Dambulla rocks!

I left Colombo in a rented Suzuki Marati equipped with a motor from a go-kart – it only accelerated when gravity-assisted. At least this time the rental contract was legitimate!

My plan was to drive to Sigiriya – also known as Lion Rock for reasons that will become clear – and, from there, to perform an anti-clockwise loop of the country.

En route, a car pulled out of a side road just in front of me and I had to go onto the other side of the road to overtake it. No sooner had I done so than I was signaled over to the side of the road by an officious-looking policeman. After showing him my licence and rental paperwork he addressed me:

“You’ll have to pay your fine at the post office in the next village.”

“Fine for what, officer?”

“For crossing the white line in the middle of the road.”

“But a car pulled out unexpectedly in front of me officer. My only options were to pass him or crash into the back of him. Would you have preferred that I hit the car?!?”

The policeman seemed to adjudge me to be too much hassle and I was summarily waved away, to my great relief. Now, here I should admit that the reason I had to pass the car was that I was going 20kph over the speed limit. Had the officer fined me for speeding I would have had no complaint. As it was, he tried to fine me for the wrong thing and my defense was entirely valid.

I arrived at my accommodation and scheduled my trip to Sigiriya for the following day. In the morning the other guests were keen to head in the same direction so I offered a free taxi service. I loaded a French couple and a German lady into the car and away we went.

The morning mists still hung in the air and, as we got our first glimpse of Sigiriya, we suspected the view from the top might be less spectacular than it ought.

Sigiriya shrouded in cloud

That said, the mist did add an air of mystical (or mistical) stillness to the scene. So much so that even monks were taking advantage of the tranquility.

A Buddhist monk enjoys the morning calm

Scaling the rock to the fortress on the top meant some significant climbing. The French couple wandered off, anti-socially, so the German lady and I started the upward march on our own. At that very moment a huge earthquake caused vast boulders to come crashing down around us. Luckily, I was on hand to catch them and keep the path clear for others to pass.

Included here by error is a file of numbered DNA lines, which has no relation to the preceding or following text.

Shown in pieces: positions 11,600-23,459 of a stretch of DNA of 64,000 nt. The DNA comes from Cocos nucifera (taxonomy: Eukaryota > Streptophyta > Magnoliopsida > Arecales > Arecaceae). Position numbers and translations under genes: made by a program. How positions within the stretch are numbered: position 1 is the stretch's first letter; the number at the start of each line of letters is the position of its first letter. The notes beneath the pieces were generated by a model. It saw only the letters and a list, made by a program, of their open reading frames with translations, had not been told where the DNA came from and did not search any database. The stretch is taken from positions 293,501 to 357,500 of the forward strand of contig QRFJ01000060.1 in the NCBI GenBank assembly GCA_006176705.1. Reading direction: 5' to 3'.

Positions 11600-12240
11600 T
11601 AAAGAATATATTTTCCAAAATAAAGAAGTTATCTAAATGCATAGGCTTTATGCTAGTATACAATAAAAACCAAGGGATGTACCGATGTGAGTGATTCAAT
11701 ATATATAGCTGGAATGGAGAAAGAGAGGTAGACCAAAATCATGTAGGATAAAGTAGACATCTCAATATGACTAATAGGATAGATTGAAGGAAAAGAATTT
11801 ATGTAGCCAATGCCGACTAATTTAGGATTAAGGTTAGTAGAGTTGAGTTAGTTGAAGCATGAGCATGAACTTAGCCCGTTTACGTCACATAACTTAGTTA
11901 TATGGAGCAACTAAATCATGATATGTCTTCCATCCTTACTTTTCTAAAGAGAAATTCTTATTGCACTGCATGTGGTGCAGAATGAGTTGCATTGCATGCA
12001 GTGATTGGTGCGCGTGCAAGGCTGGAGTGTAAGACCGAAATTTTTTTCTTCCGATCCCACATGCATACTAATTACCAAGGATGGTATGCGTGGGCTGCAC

Before Delilah cut my hair (biblical rather than Tom Jones reference)

The climb was in two parts and, even halfway up it was obvious that, if the clouds were to clear, the views would justify the hike. This opinion was shared by other primates.

Foreground by Monkey, Background by Tree

I then swiftly realised that the monkey was not admiring the view but was, instead, a cunning pickpocket identifying gullible marks.

Sometimes it’s hard to get the monkey off your back

The second stage of the climb looked somewhat more daunting than the first. That said, it was busy enough that we could only go at the pace of the slowest, so getting out of breath was an impossibility, even if we had wanted to.

During the first part of the ascent
Zoro woz ‘ere

On reaching the summit, we were delighted to find that the clouds had lifted sufficiently to unveil the seas of green that lay below, unspoiled by human interference.

In the words of Louis Armstrong: “What a wonderful world!”
Verdant vistas

As mentioned, Sigiriya used to be a rock fortress. It was also then a monastery before being used as a fortress once more. The ruins of its final avatar were still well preserved on the rocks peak.

Because even ancient fortresses need a pool

We decided, after the views had been sufficiently admired, that we should head back down post-haste to avoid getting stuck behind any of the slightly broader individuals now at the summit. On reaching the mid-point we at last realised that Lion Rock was more than just a name…

Paws for thought

From Sigiriya it was only a short drive to the Dambulla Cave Temple, a World Heritage site dating back to the second century b.c. 

Behind and above the imposing golden Buddha and golden tower, carved deep into the living rock are five chambers of an ancient monastery. These caves are filled with statues of Buddha of varying sizes, one 14m long that has been chiseled directly from the rock of the cave itself.

A huge, golden Buddha at the foot of the rock in which the cave temple lies
More finery of the Golden Temple

Such a large statue……
That I needed to take two photos to capture it all
The beautiful decorated ceilings look like a rich, cloth awning
Some of the 150 Buddhas that inhabit the rock temple

The interior of the temple was breathtaking  for its art and its centuries of history but, just outside the temple, I found that contemporary things could also be memorable.

Taking a catnap outside the cave temple
“Ok, family photo, look smart, kids!”

Bidding farewell to these simian socialites, I headed south to Kandy and to my next post.


One Comment Add yours

  1. Mel & Suan says:

    Heheh. Policeman well handled!


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